In Live Concert At The Royal Albert Hall Reviewed by: UG Team, on october 06, 2010
5 of 9 people found this review helpful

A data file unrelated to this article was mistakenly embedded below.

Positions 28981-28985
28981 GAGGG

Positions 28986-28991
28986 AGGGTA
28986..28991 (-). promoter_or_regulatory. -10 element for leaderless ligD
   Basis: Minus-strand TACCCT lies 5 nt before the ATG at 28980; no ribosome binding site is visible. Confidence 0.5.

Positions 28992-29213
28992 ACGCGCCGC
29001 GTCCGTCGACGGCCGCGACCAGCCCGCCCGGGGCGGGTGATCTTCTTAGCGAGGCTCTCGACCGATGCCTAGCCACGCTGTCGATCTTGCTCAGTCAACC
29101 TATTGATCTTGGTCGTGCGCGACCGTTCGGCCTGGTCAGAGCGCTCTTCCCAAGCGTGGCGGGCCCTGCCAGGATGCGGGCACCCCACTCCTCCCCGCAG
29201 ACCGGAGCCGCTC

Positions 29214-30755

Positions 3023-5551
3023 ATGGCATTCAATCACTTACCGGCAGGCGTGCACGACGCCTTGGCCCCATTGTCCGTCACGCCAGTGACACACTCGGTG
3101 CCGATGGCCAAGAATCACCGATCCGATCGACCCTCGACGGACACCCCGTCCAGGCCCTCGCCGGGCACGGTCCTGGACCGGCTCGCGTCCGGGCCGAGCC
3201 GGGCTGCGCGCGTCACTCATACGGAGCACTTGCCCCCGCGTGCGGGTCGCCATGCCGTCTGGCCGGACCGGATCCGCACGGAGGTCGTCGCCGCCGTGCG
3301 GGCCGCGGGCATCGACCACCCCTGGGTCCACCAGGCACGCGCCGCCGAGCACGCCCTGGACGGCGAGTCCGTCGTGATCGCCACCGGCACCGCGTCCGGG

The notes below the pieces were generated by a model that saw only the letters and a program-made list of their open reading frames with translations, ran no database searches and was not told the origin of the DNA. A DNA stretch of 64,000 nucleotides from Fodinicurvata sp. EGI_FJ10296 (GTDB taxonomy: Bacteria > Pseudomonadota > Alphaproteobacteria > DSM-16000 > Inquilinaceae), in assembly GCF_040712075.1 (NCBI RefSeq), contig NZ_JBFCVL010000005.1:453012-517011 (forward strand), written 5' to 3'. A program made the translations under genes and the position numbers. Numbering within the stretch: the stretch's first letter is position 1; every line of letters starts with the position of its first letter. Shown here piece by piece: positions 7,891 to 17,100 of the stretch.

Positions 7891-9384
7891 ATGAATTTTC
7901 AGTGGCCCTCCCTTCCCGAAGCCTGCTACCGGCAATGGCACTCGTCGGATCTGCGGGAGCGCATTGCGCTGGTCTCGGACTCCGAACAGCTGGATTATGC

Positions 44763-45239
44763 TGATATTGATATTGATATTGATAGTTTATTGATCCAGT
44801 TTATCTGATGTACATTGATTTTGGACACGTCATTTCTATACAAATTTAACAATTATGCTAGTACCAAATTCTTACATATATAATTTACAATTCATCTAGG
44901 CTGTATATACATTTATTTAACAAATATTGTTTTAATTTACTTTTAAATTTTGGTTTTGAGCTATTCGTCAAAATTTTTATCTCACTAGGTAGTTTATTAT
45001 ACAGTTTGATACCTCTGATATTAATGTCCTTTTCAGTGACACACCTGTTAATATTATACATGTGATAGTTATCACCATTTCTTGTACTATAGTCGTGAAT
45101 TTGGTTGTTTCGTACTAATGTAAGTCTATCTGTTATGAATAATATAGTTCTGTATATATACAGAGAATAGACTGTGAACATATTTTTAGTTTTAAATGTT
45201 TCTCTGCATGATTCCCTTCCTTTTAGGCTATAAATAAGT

Sound: Choosing the god-damn-Royal-Albert-Hall to film a DVD in is a wise move. The sound will be excellent and the fanboys will reflect on how Opeth's music totally deserves to be aired in the same auditorium as that of the loftiest classical works. Besides, it might just be illegal for an Opeth DVD to be filmed outside of Greater London. The Royal Albert Hall is a stunning room, deceptively large, and truly the only detail detracting from its beauty that night was...the stage. Not to worry, the focal point of the film is the music and if some of the venue's grandeur is lost in translation then so be it. The most attractive things about this DVD are, of course, the setlists: one satisfyingly balanced retrospective, and one full album performance, both to mark the band's 20th anniversary. There are cases to be made for Still Life' and My Arms, Your Hearse', but it was only ever going to be Blackwater Park' that they'd play in full, and it happens to come together very nicely in a live setting. There are very few disruptions; among them are an obtrusive ride cymbal on Patterns In The Ivy', some patchy screams and numerous exclamations from the crowd. (Over the years, many a punter has yelled a song name or hilarious remark at Opeth, and it seems each and every one of them decided to descend upon the Hall for this. Unconvinced by airings of ever-requested songs, their incessant bellows disrupted the sanctity of the room far more than any amount of death metal could) // 7